Sourcing sustainably for superyachts
NEPCon discuss the importance of due diligence at The Superyacht Design Forum …
There are a number of restrictions on rare skins, minerals and stones that impact on the design of a superyacht. This allure of rarity often means that owners request such materials, but how can designers ensure that they are sourcing them in a sustainable way?
Adam Grant and Sarah Hickman, from the non-governmental organisation NEPCon led a discussion on the procurement of rare and illegal materials at The Superyacht Design Forum. Grant highlighted the quandary of sourcing legal, responsible teak from Myanmar. The organisation have been working on sustainable land and trade of forest commodities for over 20 years.
NEPCon have a platform that helps identify the provenance of materials. ‘The Sourcing Hub’ aims to carry out due diligence when it comes to legally sourcing items from across the globe. Free to use, the hub features details on the commodity, the country of origin and data on the level of responsible production.
The session outlined the history of Burmese teak, and why it is such a controversial material. Forests cover approximately 48 percent of Myanmar, and virtually all of these are publicly owned. The current political climate in the region means that the implementation of protection laws can be difficult. The government has recognised that the current systems in place have not been effective, but they have started to develop a comprehensive method to ensure a chain of custody. “The chain of custody is tracking the materials when they are coming from the source into Europe or the United States,” explained Grant.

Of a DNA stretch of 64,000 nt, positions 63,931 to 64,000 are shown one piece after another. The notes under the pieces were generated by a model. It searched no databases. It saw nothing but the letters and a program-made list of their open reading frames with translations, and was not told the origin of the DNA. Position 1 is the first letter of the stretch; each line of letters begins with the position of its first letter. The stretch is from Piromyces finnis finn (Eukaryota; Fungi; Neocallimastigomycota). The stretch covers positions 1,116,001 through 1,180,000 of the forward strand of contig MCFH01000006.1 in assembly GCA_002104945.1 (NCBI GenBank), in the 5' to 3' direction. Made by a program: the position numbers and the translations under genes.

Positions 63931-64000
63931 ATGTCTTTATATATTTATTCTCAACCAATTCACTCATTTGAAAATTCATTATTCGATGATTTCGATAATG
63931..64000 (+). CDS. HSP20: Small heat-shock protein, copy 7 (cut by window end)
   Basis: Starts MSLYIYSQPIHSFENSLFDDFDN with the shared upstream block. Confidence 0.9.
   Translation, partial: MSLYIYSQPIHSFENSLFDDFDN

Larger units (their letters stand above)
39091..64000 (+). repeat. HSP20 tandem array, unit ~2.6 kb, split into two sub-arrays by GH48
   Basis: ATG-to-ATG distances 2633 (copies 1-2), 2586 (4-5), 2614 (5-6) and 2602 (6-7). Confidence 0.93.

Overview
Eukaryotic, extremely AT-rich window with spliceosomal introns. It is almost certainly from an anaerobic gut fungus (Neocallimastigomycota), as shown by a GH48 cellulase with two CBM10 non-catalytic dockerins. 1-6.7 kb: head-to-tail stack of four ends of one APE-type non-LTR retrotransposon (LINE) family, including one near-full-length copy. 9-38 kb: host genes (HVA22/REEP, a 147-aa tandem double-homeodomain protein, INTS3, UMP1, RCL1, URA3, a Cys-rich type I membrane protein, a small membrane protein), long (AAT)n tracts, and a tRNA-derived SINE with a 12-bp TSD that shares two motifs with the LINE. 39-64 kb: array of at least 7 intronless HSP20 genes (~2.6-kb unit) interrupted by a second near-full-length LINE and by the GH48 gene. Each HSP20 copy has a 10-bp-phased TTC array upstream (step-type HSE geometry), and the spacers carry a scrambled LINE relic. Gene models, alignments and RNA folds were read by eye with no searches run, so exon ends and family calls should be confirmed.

Prosecutions under the EU with these timber regulations has impacted the superyacht industry, with the presentation referencing a number of vessels and shipyards that are currently being prosecuted because of illegally sourced teak. However, the high level of discretion in the market means that many of these cases don’t come to light.
Does the industry know that they are sourcing illegal teak? Or are they turning a blind eye? “We have a list of requirements for procurement” said Grant. The NEPCon team also highlighted the lack of awareness some contractors and suppliers have about the legal ramifications of not being diligent about their sources.
“Transparency is here already, the internet is making it impossible to hide. People need to embrace it,” argued Grant. The presentation outlined that more and more countries are realising that they need to implement these trade legislations to protect themselves.
Grant also noted the community issues that can be encountered in forestry. Conflicts over land resources and the consideration of indigenous peoples are issues that need to be addressed. However, he acknowledged that as a Europe-based superyacht designer, it can be hard to check this, but it is changing.
NEPCon outlined the ways that those sourcing materials can ensure they are being diligent. Hickman recommends knowing the supply chain, obtaining and verifying documents, consulting regional stakeholders, carrying out on-site certification and avoiding certain products.
“We are a mission-driven organisation” explained Hickman, who is hopeful for more organisations in the superyacht market to embrace the information that they are committed to sharing.
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